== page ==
Stent fracture, an incidental finding or a significant marker of clinical in-stent restenosis?
Shaikh F, Maddikunta R, Djelmami-Hani M, et al. Stent fracture, an incidental finding or a significant marker of clinical in-stent restenosis? Catheter Cardiovasc Interv. 2008 Apr 1;71(5):614-8.
BACKGROUND: The predictors and clinical significance for stent fracture (SF) in drug-eluting stents (DES) remain unknown. We identified procedural factors leading to SF and its clinical consequences in DES.
METHODS: Percutaneous coronary interventions were performed on 3,920 patients with DES over 12 months. In-stent restenosis (ISR) of DES was observed in 188 cases with 121 cases (64.4%) receiving a sirolimus-eluting stent (SES) and 67 (35.6%) a paclitaxol-eluting stent (PES).
RESULTS: SF was identified in 35 (18.6%) of the 188 cases. The 35 cases were then compared with 153 cases of ISR without angiographic evidence of SF. SF was identified in 29 (23.9%) SES compared with 6 (9.0%) in PES (P < 0.05). With univariate analysis, additional factors associated with SF included longer mean stented segment length, male gender, overlapping stents, vessel segment angulation >75 degrees , and more stents (all P < 0.05). With multivariate adjustment, three factors, i.e., stenting on a bend >75 degrees (OR = 13.8, 95%CI 3.7 to 51; P < 0.001), SES (OR = 4.1, 95%CI 1.3 to 13.4; P < 0.018) and overlapping stented segments (OR = 3.9, 95%CI 1.1 to 14.1; P < 0.041) were statistically significant independent predictors of SF while larger stent diameter was protective (OR = 0.14, 95%CI 0.04 to 0.70; P < 0.017).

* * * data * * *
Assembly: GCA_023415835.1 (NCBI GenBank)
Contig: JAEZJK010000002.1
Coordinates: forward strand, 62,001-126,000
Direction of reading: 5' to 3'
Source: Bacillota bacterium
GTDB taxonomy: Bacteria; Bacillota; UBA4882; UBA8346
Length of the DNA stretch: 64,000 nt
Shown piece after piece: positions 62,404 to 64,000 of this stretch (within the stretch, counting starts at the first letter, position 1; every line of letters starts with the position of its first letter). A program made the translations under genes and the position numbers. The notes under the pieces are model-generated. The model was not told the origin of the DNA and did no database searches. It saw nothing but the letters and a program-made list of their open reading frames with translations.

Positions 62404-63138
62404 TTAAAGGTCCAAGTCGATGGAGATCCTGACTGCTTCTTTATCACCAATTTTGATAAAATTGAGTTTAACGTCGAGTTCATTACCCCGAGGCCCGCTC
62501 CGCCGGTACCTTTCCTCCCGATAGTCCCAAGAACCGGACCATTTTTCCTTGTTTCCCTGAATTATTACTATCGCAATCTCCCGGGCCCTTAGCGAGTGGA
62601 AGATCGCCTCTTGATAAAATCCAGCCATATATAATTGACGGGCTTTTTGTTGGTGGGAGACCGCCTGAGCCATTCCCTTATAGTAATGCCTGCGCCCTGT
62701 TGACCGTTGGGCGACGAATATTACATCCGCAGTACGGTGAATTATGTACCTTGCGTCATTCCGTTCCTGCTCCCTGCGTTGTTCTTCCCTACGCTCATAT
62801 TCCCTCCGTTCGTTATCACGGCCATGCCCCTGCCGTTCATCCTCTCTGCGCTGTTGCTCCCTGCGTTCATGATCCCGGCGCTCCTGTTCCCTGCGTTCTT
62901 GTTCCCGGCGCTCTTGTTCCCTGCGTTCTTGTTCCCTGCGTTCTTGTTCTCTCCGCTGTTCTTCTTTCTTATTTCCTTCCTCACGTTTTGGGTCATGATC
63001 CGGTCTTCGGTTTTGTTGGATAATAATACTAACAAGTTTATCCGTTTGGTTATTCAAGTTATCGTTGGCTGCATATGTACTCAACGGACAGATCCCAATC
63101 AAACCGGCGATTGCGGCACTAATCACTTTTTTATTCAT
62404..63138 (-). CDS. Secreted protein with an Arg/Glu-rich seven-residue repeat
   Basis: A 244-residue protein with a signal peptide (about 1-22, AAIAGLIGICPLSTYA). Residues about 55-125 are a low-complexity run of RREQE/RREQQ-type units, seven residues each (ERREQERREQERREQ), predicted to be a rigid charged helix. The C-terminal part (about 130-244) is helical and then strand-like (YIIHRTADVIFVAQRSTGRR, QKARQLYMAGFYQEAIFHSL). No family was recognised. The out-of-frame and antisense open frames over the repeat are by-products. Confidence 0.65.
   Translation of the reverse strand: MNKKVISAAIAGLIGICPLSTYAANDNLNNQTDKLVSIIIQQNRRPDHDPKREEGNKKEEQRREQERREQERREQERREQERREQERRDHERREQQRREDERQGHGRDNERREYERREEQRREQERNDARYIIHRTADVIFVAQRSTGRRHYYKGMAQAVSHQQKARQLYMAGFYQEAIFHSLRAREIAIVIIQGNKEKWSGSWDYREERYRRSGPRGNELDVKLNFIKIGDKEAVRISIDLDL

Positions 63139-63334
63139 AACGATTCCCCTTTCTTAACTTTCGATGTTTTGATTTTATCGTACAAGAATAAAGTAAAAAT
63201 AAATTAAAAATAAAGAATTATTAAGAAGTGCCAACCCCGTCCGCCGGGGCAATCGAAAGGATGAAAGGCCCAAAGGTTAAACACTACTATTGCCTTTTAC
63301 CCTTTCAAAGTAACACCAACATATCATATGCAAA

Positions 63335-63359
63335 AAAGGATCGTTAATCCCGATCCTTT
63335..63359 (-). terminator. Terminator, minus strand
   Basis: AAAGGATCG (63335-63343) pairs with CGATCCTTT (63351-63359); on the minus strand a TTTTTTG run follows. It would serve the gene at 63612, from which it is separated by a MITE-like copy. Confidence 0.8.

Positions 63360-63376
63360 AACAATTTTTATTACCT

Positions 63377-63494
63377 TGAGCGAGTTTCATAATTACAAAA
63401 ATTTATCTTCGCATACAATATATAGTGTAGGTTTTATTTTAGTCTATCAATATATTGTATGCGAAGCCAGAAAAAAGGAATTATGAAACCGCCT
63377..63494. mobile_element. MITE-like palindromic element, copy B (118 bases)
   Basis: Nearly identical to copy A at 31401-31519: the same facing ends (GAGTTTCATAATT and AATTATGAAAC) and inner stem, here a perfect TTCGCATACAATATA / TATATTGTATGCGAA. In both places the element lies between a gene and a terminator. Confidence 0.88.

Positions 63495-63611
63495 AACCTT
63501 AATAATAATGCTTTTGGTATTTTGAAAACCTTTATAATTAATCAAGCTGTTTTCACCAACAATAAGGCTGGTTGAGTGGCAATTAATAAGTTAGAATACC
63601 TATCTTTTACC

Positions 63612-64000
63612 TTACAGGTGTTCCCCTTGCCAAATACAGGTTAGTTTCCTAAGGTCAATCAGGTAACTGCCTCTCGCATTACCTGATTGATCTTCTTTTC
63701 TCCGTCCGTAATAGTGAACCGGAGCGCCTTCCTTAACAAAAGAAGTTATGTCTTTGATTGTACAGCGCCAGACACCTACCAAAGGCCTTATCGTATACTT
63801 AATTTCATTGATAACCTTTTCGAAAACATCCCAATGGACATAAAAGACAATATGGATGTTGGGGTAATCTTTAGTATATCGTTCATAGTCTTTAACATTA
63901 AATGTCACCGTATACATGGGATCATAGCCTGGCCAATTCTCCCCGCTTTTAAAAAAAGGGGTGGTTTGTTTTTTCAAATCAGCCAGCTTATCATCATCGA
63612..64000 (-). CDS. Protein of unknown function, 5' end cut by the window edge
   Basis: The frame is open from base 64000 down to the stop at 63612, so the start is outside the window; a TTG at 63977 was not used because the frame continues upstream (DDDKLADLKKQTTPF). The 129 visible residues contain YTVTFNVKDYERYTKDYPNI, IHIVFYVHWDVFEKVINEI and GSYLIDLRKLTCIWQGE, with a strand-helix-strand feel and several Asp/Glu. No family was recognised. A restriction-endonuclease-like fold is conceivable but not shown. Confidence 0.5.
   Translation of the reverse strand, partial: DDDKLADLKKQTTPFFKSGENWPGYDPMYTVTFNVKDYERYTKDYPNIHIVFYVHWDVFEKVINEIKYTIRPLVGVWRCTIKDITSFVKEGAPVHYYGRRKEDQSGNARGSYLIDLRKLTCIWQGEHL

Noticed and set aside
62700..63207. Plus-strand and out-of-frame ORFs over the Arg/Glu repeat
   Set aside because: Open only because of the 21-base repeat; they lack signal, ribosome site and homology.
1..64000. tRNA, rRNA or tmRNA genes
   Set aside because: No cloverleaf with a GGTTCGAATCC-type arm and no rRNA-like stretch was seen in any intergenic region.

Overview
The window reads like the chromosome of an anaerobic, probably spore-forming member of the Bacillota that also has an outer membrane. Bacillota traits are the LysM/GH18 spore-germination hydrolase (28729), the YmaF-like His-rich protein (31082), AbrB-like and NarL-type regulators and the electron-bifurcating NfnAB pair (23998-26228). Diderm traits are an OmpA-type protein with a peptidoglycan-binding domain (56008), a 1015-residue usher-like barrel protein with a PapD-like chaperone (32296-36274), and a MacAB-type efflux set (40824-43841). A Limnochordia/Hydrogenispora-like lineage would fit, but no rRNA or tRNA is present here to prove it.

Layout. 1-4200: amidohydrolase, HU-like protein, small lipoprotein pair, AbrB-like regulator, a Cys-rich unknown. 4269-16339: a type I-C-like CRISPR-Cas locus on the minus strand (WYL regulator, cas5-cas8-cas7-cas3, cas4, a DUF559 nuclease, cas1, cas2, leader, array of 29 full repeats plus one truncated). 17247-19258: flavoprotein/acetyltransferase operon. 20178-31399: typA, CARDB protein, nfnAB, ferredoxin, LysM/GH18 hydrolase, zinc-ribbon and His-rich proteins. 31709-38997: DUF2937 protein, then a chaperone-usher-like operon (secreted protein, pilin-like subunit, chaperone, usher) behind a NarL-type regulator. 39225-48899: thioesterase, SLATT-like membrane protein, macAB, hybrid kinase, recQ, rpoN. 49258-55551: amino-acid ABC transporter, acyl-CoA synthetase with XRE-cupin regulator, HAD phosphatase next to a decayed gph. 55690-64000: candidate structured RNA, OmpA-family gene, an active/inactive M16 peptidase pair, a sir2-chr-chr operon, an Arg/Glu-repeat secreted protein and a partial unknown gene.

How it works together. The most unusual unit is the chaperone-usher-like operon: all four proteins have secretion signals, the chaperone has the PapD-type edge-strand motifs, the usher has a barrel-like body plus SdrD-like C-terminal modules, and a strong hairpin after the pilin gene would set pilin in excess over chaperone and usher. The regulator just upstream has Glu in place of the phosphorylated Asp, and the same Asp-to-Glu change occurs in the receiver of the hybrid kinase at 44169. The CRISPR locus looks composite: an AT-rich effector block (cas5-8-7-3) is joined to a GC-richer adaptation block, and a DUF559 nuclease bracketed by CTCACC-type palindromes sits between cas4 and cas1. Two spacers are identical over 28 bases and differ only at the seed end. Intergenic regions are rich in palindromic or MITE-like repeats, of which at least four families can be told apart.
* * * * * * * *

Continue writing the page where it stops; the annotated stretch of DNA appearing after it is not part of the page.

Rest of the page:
CONCLUSION: SF proved to be associated with angiographically-documented clinical ISR. Although the exact mechanism is unknown, factors that appear to play a negative role in SF include vessel tortuosity, use of SES and overlapping stents. Larger stent diameter was protective. Further studies are needed to better define the factors important in the mechanism of SF.